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  17. Glider

    Glider Well-Known Member

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    #17 Glider, Nov 30, 2013
    Last edited: Nov 30, 2013
    I suspect its more to do with the tactical situation that dictates the training, rather than the fighter . As far as the RAF was concerned the Typhoon pilots were mainly trained in GA but that is to be expected. Spit IX pilots from basically D Day on spent most of their time being trained in GA tactics and those units with the Spit XIV which were used as fighter cover spent most of their training on fighter tactics. It depended on the how the aircraft was to be used. A Spit in late 1944 would be more likely to be trained in Fighter tactics as they fulfilled the cover role in the PTO

    I don't know but would expect that the P47's on the 9th Air Force had a similar approach to training and concentrate on the GA role
     
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  18. stona

    stona Well-Known Member

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    After the rejection of dive bombing by the Air Ministry/RAF no dedicated ground attack aircraft were employed by the RAF in Europe or the Middle East. Consequently, in early 1941, no operational British fighter could carry bombs, as noted in an RAF Intelligence Report, commenting on the earlier use of Luftwaffe fighters in a bomber role. ('Co-operation between the German Air Force and the Army' PRO AIR 40/2054). Since their aircraft were unable to carry bombs, RAF fighter pilots were not trained in bombing tactics.

    The RAF's first fighter-bomber attack in Europe was carried out by Hurricane IIBs of 607 squadron in October 1941, nearly two years into the war.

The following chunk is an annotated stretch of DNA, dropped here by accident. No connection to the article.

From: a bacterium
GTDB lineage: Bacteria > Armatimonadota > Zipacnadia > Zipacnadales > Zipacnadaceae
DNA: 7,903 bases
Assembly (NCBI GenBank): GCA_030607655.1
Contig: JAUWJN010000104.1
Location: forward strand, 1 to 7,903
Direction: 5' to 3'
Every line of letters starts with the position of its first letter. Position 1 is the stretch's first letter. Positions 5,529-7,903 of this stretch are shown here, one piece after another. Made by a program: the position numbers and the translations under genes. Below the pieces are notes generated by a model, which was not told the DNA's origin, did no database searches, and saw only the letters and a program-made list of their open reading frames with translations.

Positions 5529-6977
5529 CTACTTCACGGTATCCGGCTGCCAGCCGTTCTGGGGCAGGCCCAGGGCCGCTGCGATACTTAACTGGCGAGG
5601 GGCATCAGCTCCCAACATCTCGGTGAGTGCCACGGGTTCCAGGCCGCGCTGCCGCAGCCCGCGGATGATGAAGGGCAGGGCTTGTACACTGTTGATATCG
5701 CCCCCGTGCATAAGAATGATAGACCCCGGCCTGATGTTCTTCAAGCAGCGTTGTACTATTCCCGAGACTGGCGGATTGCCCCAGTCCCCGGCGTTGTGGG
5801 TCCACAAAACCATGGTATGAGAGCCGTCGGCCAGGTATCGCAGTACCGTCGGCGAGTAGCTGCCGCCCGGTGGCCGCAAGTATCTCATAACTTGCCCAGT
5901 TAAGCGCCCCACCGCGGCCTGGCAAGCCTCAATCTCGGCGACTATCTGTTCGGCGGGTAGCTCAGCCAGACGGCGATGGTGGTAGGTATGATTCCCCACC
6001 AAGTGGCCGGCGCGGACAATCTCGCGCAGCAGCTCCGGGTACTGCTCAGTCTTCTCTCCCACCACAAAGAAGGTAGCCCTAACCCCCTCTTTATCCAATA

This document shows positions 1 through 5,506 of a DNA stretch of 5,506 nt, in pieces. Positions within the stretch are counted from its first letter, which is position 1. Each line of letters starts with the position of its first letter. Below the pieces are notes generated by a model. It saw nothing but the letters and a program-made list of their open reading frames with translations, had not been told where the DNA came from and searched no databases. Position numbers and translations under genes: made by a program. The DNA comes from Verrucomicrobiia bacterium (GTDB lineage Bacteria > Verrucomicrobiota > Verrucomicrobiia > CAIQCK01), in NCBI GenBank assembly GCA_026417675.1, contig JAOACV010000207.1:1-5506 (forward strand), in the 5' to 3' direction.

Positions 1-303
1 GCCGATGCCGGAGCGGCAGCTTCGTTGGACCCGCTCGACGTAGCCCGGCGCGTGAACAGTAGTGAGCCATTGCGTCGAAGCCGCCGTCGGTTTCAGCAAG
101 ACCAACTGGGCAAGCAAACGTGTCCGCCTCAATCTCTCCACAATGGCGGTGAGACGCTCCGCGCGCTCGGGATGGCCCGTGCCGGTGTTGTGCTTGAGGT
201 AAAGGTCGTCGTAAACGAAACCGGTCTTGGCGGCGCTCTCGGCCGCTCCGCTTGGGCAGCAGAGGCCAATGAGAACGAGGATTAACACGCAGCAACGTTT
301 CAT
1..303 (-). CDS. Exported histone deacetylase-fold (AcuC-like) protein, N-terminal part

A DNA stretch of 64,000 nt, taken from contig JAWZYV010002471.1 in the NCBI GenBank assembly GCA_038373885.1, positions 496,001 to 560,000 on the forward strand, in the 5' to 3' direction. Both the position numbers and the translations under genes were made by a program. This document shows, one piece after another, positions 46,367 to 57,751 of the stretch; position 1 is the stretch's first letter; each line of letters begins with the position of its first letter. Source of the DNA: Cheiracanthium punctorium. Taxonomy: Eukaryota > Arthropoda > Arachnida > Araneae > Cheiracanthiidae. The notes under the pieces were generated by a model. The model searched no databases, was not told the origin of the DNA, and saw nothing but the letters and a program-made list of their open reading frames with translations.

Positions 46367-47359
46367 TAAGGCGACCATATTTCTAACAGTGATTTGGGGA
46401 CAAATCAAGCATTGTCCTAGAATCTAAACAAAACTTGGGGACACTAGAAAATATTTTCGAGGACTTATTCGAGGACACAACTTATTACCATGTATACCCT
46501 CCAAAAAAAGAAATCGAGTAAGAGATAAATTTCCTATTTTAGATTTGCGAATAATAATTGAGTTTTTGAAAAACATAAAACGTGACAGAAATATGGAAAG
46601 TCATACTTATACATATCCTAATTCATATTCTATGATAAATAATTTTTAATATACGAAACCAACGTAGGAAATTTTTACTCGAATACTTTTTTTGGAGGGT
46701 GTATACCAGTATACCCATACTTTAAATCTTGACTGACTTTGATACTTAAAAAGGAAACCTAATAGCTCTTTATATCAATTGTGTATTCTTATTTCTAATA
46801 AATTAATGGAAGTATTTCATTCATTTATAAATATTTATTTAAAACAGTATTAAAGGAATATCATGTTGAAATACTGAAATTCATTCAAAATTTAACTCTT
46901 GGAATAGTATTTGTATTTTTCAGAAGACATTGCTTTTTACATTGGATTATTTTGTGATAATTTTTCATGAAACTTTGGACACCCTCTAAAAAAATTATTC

The RAF's first fighter-bomber attack in the Mediterranean was carried out by Hurricane Is of 80 squadron, fitted with eight under wing 40lb fragmentation bombs, in support of Operation Crusader a month or so later.
    These pilots presumably received "on the job training" at their units. The RAF had a policy whereby all pilots finished their training at an operational unit in any case.

    Subsequently bombing methods and tactics became part of the training for all RAF fighter pilots. Special courses were also run for operational pilots, either as refreshers or like the three week rocket firing course for Typhoon pilots. All RAF fighter pilots, regardless of what aircraft they would eventually fly at an operational squadron were trained in fighter-bomber tactics.

    A quick look at my own father's post war (early 1950s) log books would show that he spent a great deal of his flying time at 801 Squadron (Fleet Air Arm) practicing bombing, more than on air to air tactics.

    Cheers

    Steve
     
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  19. davebender

    davebender Well-Known Member

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    If true then why weren't 1,000 lb or larger bombs employed against the Metz fortress system during fall 1944 by fighter-bombers?
     
  20. stona

    stona Well-Known Member

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    It agrees with tables I have for US fighter in North West Europe, apart from the P-51.

    P-38 L - 2 x 1000lb bombs, combat radius on internal fuel only - 260 miles.

    P-47 D - 2 x 1000lb bombs, combat radius on internal fuel only - 230 miles.

    P-51 B/C/D - 2 x 500lb bombs, combat radius on internal fuel only - 325 miles.

    The tables are based on ' The USAAF evaluation board in the European Theater of Operations, Report No. 33 - Tactics and Techniques of the Tactical Air Commands in the ETO'.

    Cheers

    Steve